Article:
- Callicarpa (6)* is used to possess aromatic properties in the bark; that of C. lanata is sometimes a substitute for Betel to the Cingalese, and the Malays believe it to have medicinal qualities.
- The most important species in this Tribe is undoubtedly the Tekka of Malabar, the well-known Teak-tree, Tectona grandis. It forms a large and valuable portion of the extensive forests on the mountains of Coromandel, Ceylon, and Java, attains a great size, and yields the most durable timber yet discovered for ships; it contains abundant particles of silex, which renders the texture of the wood extremely hard. The flowers are very small, the leaves are deciduous, large, and covered dwith small rough conical points; the natives obtain from them a useful red dye.
- Gmelina, named after the author of the Flora Sibirica, is a fine evergreen genus of the East Indies; G. arborea (7)† the gumhar of the Hindoos is a large tree with spreading drooping branches, the timber is very hard, though light in weight, and rivals the Teak in durability, being equally secure from the ravages of the Tredo.
- Another remarkable tree belonging to this Tribe is Avicennia tomentosa, named from the famous Persian sage born in the tenth century, now known as the White Mangrove of South America; the first specimen of Tropical vegetation that greeted Humboldt when he landed on the coast of Cumana. These singular trees flourish best in salt swamps, and are found on the margins of all the Indian estuaries; like Rhizophora, stretching out long creeping roots over the mud. The seeds have also the remarkable vitality which causes them to germinate before the fruit falls; the tender leaves and roots of the young plant may be often seen piercing the fruit whilst still on the tree. In shape and size the fruit nearly resembles the almond. The bark is employed for tanning, and a resinous substance which exudes was formerly eaten by the natives of New Zealand.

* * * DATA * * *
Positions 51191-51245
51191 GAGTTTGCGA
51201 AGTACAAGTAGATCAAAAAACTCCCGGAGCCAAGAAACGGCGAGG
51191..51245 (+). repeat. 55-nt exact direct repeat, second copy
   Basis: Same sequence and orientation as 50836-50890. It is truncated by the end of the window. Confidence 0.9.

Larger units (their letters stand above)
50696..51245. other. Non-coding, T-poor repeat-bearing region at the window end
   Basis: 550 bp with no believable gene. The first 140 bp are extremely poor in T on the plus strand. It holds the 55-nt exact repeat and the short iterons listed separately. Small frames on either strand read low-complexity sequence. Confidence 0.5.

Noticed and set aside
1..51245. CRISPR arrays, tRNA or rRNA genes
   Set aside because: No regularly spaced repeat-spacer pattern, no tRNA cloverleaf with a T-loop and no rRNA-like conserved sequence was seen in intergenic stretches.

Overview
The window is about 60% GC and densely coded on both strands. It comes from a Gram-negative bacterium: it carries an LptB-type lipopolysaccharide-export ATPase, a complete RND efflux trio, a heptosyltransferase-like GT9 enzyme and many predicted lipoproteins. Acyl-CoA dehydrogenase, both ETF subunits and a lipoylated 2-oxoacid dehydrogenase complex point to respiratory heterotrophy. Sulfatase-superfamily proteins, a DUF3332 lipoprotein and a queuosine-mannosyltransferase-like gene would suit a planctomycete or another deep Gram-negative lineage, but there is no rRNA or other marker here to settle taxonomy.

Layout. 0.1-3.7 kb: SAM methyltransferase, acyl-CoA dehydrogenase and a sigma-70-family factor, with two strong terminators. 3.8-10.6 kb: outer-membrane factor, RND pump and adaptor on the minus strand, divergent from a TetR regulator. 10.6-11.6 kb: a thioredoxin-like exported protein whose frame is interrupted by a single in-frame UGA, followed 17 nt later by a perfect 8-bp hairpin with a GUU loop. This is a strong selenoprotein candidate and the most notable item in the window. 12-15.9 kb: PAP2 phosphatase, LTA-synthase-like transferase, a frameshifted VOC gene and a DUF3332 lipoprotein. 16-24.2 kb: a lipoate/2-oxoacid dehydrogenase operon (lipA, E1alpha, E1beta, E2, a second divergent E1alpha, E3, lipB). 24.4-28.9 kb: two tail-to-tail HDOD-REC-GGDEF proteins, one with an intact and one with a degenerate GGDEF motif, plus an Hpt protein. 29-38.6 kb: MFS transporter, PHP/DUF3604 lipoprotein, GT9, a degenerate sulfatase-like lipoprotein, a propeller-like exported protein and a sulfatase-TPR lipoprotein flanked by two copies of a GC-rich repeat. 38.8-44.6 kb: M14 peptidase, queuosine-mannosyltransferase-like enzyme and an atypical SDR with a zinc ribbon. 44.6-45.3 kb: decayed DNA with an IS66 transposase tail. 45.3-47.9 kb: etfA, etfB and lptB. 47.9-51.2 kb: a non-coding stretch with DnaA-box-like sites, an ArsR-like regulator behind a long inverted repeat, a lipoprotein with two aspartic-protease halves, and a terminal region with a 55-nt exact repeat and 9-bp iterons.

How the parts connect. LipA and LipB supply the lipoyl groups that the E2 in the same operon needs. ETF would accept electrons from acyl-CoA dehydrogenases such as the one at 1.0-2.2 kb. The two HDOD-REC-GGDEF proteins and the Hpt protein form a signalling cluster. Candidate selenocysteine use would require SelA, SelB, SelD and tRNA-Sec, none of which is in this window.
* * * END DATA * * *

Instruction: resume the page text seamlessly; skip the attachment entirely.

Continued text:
- The drupaceous fruit of Premna esculenta and others are eatable; but some are very acrid, as that of Vitex trifolia, the Wild Pepper of India.
This Tribe is common in the Tropics, and in the Temperate regions of South America; rare in Europe, Northrn Asia, and North America. In the Tropics it is developed in large trees and shrubs, in cooler climates the species are herbaceous. Myoporum belongs chiefly to Australia.
- Verbena officinalis, Common Vervain. England.
- Verbena chamædrifolia, Germander-leaved Verbena. Buenos Ayres.
- Section of Flower.
- Ovary and Pistil.
- Calyx and Bract.
- Clerodendrum fallax, Scarlet Clerodendrum. East Indies.
- Lantana aculeata, Prickly Lantana. West Indies.
- Myoporum parvifolium, Small-leaved Myoporum. New Holland.
- Fruit of Callicarpa.
- Fruit of Gmelina arborea.
- Section of Fruit.
- *6 was mentioned in the original description but only 6a and 6b were illustrated.
- †7 was mentioned in the original description but only 7a and 7b were illustrated.
- 116. Lauraceæ Laurel
- 152. Equisetaceæ Horse-Tail
- 87. Sapotaceæ Sappodilla
- 15. Violaceæ Violet
- 150. Graminaceæ Grass